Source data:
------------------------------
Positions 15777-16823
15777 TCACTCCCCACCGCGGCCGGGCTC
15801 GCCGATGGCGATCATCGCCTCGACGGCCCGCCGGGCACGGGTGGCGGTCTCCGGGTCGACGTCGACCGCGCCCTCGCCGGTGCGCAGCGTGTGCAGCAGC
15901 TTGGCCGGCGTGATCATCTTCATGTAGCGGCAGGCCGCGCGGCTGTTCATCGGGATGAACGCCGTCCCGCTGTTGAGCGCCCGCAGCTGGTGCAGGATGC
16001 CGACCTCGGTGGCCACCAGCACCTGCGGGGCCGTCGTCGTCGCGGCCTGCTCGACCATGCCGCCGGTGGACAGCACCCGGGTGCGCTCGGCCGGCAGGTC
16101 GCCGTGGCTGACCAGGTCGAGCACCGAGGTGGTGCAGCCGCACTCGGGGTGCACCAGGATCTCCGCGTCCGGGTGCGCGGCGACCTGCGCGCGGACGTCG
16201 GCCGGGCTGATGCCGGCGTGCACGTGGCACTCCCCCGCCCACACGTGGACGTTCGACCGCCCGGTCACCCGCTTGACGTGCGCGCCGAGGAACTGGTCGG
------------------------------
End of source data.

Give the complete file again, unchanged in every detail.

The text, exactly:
Positions 15777-16823
15777 TCACTCCCCACCGCGGCCGGGCTC
15801 GCCGATGGCGATCATCGCCTCGACGGCCCGCCGGGCACGGGTGGCGGTCTCCGGGTCGACGTCGACCGCGCCCTCGCCGGTGCGCAGCGTGTGCAGCAGC
15901 TTGGCCGGCGTGATCATCTTCATGTAGCGGCAGGCCGCGCGGCTGTTCATCGGGATGAACGCCGTCCCGCTGTTGAGCGCCCGCAGCTGGTGCAGGATGC
16001 CGACCTCGGTGGCCACCAGCACCTGCGGGGCCGTCGTCGTCGCGGCCTGCTCGACCATGCCGCCGGTGGACAGCACCCGGGTGCGCTCGGCCGGCAGGTC
16101 GCCGTGGCTGACCAGGTCGAGCACCGAGGTGGTGCAGCCGCACTCGGGGTGCACCAGGATCTCCGCGTCCGGGTGCGCGGCGACCTGCGCGCGGACGTCG
16201 GCCGGGCTGATGCCGGCGTGCACGTGGCACTCCCCCGCCCACACGTGGACGTTCGACCGCCCGGTCACCCGCTTGACGTGCGCGCCGAGGAACTGGTCGG